Throughout the past school year, even the previous year as a freshman in high school, my mom repetitively told me, “Kendal, you need a job!” I would always respond with a tone of disinterest, “Yeah yeah, whatever Mommy” to get her to stop talking about it. My family and I have attended Historically Black College and University presentations at Holman United Methodist Church through invitations from a friend of my parents. At the last HBCU presentation, which focused mostly on the top two schools – Spelman and Morehouse, there was a small booth towards the back of the room that caught my mothers’ attention.
“Look Keni, come over here.” My mom was speaking to the woman at the booth and getting more information about a program she found. The next thing I know, she was filling out an application for the program titled “Jobs for Kids.”
Jobs for Kids is a program for teenagers ages 14 through 18 who are least incoming sophomores in high school and live in inner-city areas of Los Angeles. Through this program, each student completes an application, an essay, and an interview about personal life and prior work skills and experiences. This year alone, there were one hundred applicants and I was one of the thirty students who received a call at home saying I was accepted into the program and would have a job for the summer. My family was very proud of my accomplishment and I was as well, but it hit me that most of my summer would be spent working instead of hanging out with my friends. Luckily, my friends understood the importance of having a job, particularly my first real one, and our schedule worked around it.
The Jobs for Kids program placed all thirty students at different worksites where we experienced different environments, except for a few who were placed at the same workplace. The program provided a field trip to Finance Park, where we learned the importance of budgeting properly and the struggles and sacrifices many families experience daily through a life-like simulation activity. Jobs for Kids also provided students with weekly two and a half hour long workshops, teaching us how to network, write a resume, and how to conduct ourselves in the workplace.
Jobs for Kids located me at Kid City Hope Place in downtown Los Angeles. Initially, I was nervous, since I was the only person from Jobs for Kids to work there, and also because I didn’t exactly know what to expect. It turns out I had nothing to worry about in the first place. Everyone there was kind and inviting, the kids and staff were a pleasure to work with. As far as work goes, I did a little bit of everything. My main tasks included office assistance, maintenance, preparing snacks, and watching and keeping the younger kids busy. My daily tasks were strenuous, but not too hard to complete and they are taught me discipline and patience.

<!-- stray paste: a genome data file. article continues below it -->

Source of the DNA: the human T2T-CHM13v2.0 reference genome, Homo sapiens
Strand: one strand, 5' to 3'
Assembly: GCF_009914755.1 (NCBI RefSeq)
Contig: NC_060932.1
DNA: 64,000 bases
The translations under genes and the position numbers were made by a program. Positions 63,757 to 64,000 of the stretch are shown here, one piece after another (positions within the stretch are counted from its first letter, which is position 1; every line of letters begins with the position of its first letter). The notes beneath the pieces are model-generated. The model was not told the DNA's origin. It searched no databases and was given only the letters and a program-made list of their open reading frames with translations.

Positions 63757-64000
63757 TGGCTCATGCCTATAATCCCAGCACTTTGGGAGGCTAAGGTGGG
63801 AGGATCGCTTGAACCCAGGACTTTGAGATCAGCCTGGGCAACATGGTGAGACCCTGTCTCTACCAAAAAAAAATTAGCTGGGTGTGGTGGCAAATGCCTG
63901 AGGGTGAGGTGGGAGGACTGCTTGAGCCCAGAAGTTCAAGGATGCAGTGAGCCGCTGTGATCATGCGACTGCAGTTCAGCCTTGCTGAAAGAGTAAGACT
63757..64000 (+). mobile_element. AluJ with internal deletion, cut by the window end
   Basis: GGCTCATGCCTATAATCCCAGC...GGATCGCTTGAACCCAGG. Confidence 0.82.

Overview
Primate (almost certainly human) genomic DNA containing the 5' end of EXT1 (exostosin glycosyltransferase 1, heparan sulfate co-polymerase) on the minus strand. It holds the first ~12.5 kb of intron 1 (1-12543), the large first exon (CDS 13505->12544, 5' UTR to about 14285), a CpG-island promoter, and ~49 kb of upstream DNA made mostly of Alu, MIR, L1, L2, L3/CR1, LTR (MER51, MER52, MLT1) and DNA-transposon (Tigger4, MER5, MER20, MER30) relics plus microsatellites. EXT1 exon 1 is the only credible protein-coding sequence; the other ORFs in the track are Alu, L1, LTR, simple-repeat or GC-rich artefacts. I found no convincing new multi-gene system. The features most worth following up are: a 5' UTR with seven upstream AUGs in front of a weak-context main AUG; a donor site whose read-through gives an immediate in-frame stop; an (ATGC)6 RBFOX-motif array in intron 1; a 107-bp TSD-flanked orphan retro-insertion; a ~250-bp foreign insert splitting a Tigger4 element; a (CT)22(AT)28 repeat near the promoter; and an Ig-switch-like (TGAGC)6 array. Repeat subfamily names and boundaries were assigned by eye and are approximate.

Youth involved with these types of programs are far ahead in the game and may fail to realize how educated and knowledgeable they truly are. For instance, my cousin, Malia, who is twenty-five years old, wishes that her parents put her in a program like Jobs for Kids – to learn what budgeting, finances, and taxes are all about, or a program like Kid City – to properly prepare her for college and the SAT tests. To this day, Malia still doesn’t budget as she could, which leaves her continuously asking her parents for money when she could be supporting herself. Malia went to college for a year and later dropped out for her lack of preparedness. She was mentally lost and did not know how to balance her school work and social life. Because Malia has not completed college, it has been difficult for her to find a good job to support herself and two kids.
I am very thankful to be a part of the Jobs for Kids program. Being the first of all my friends to acquire an actual paying job gives me a sense of independence and confidence in myself. Everything I am currently learning is a priviledge and an advantage that many teenagers my age don’t have a clue about. Although I’m only going into my junior year of high school, I feel more prepared for the real world – probably more than most of my peers.
Programs like Kid City and Jobs for Kids stress the importance and significance of going to college, so we live financially stable and comfortable lives. The more kids are a part of programs like these, they build a better reputation for their communities. They will follow their dreams and become successful and powerful leaders, not only as an influence on their communities but also show the world that we are more than where we come from.
Note: Learn more about Jobs for Kids here. As you can see, it's a great program!